What is Thoracic Spinal Stenosis – Symptoms

Thoracic spinal stenosis is not as common as cervical stenosis in the neck or lumbar stenosis in the lower back. Thoracic stenosis, which occurs when the middle/upper part of the spinal cord, is caused by degeneration of the vertebrae and spinal disc leading to the narrowing of the passage left for the spinal cord. Some of the common measures used to prevent and treat thoracic stenosis are the use of anti-inflammatory drugs—orally or injected, exercise, chiropractic care, and physical therapy. Patients with intractable thoracic vertebrae are considered for surgery. Read on to find out more on symptoms. thoracic spinal stenosis treatment, and its causes.

Causes of thoracic spinal stenosis

The spine runs from the lower back to the neck. This encapsulates the bones from your backbone which offer mechanical protection to your spinal cord. Cases of people being born with a narrow spinal canal accord for a certain percentage of the causes of thoracic stenosis.

However, most of the cases occur as a result of the change in the spinal cord due to different factors.

Overgrowth of the vertebrae bones can lead to the formation of bone spurs. When osteoarthritis – degeneration of the protective cartilage—takes place, wear and tear are likely to occur and the end result is usually bone spurs, stiffness, pain, or a combination of all these. The bone spurs can grow in any direction. When they grow into the spinal cord, needless to say, the pain when you move can be excruciating. Moreover, this can result in overgrowth of the spine.


With age, the soft fluid that acts as a shock absorber dries. When the discs herniate, cracks in the disc allow passage of the material which presses the nerves and spinal cord. If the fluid escapes in the thoracic part of the spinal cord then spinal stenosis will occur.

Other common causes of thoracic stenosis include stiffening of the ligaments that hold the vertebrae together, tumors from within the spinal cord; abnormal from inside the spine and spinal injuries such as car accidents or swelling of peripheral tissues after back surgery.

Thoracic Spinal Stenosis Symptoms

Most people with thoracic spinal stenosis develop the symptoms long after the condition has been evidenced by a CT or MRI scan. When the symptoms start developing, they gradually worsen with time. Pain and standing discomfort are some of the common symptoms of vertebral compression. The compression makes the lower back, neck, and spine weaker. Although 80% of adults have experienced lower back at some point in their life, thoracic discomfort when standing is far above the normal standing discomfort.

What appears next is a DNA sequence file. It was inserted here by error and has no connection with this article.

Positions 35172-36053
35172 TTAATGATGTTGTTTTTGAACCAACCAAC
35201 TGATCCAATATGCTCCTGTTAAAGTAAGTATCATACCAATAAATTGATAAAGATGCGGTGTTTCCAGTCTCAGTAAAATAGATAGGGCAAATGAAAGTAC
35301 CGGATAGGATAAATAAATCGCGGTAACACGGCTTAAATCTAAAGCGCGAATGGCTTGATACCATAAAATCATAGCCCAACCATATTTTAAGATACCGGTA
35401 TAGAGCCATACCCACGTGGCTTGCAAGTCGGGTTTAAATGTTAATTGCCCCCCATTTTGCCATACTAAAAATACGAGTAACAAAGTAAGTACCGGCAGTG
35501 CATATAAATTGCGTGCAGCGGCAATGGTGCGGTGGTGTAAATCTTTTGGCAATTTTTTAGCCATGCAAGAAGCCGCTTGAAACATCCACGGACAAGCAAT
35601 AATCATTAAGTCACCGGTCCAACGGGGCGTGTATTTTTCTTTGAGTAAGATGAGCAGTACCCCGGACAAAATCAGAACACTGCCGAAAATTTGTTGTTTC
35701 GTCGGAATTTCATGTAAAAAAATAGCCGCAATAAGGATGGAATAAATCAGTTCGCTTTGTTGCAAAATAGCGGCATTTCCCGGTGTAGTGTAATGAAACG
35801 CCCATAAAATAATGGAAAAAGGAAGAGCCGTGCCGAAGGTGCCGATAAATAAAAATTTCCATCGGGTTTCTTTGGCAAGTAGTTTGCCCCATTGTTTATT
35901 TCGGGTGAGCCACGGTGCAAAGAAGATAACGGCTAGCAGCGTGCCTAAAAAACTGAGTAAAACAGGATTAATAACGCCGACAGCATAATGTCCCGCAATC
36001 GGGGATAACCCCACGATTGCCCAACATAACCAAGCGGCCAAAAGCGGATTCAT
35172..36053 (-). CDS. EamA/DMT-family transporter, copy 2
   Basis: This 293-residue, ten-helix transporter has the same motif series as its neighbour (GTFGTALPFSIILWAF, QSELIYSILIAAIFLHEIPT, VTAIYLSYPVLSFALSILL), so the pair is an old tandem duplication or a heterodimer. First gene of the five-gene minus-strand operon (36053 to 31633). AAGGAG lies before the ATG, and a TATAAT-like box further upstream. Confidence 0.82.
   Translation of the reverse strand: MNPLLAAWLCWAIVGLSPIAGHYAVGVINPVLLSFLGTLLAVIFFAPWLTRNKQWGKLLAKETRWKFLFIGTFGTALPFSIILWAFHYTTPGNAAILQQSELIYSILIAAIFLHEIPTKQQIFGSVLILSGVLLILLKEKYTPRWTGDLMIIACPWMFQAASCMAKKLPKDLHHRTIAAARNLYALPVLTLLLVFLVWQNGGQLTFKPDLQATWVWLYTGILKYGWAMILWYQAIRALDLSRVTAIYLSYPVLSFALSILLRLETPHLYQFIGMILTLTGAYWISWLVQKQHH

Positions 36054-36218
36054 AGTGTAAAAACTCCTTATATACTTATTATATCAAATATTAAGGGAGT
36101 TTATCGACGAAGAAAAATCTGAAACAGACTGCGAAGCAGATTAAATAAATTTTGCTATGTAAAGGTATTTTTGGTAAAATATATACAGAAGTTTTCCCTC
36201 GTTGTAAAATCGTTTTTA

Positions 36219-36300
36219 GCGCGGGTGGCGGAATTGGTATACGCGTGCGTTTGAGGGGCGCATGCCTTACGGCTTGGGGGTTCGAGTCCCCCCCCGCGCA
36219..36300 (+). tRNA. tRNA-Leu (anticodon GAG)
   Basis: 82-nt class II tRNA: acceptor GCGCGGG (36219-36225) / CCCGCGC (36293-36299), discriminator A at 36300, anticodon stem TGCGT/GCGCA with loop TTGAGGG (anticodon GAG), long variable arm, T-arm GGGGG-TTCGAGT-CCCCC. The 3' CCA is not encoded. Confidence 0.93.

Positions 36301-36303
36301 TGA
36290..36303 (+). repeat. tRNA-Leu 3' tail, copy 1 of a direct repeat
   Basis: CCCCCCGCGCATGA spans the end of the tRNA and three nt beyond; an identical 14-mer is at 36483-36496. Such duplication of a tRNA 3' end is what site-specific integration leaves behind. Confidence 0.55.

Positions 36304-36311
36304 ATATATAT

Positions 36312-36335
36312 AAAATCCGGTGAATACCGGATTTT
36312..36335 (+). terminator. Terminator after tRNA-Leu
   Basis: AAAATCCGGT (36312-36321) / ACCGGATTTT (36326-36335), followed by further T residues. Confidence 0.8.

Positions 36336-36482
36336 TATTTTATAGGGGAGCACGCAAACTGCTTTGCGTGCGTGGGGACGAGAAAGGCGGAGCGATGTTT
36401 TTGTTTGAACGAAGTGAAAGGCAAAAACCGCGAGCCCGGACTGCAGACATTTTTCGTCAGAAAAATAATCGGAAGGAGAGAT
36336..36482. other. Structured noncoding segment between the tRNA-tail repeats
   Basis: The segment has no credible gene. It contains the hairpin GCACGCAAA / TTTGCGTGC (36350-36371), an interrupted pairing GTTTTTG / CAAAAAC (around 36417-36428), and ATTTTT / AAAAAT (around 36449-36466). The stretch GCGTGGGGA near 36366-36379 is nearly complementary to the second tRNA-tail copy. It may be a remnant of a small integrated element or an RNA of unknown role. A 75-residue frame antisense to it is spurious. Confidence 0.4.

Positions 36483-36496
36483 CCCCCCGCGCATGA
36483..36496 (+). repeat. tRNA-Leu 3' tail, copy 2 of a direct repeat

Stenosis When the nerve root in the thoracic spine becomes irritated, symptoms can appear on the hand or the shoulder. Pain accompanied by unease even when resting is common. Patients are known to experience numbness below the point of involvement. In some rare cases, the patient complains of pain below the knee and weakness on the thigh and buttocks.


Treatment options for thoracic stenosis are either surgical or non-surgical. Some of the nonsurgical treatments used include medicines to help with inflammation and pain. Such drugs include acetaminophen, anti-inflammatory drugs. Over the counter, anti-inflammatory drugs are only meant for short-term use. Never use over the counter NSAID for more than 10 days without consulting your doctor.

Moderate exercise such as forward-leaning, swimming, walking and aerobic exercise help in relieving the symptoms. Aerobic exercises help in reducing stiffness and increasing the blood flow, therefore, nutrients reach the spine with ease. Low-impact aerobic exercise not only reduce the chances of future flare-ups from occurring, it also helps in removing excess weight hence reducing the pressure imposed on the spine.

Other nonsurgical treatment options are physical therapy helps in improving the muscle function and reconditioning of dormant spine muscles. Epidural steroid injections near the source of the pain or inflammation. The steroid shots are administered according to the extent of the damage.


People with thoracic stenosis may have a change in sensation. This sensation affects the lower back and can be in form of pins and needles piercing into your skin. At some point, the leg muscles can become weak and stiff. In such cases, exercise and therapy can help in improving the condition. Thoracic stenosis can limit your mobility but it doesn’t have to be permanent. 70-90% have had successful results with the treatment methods mentioned above.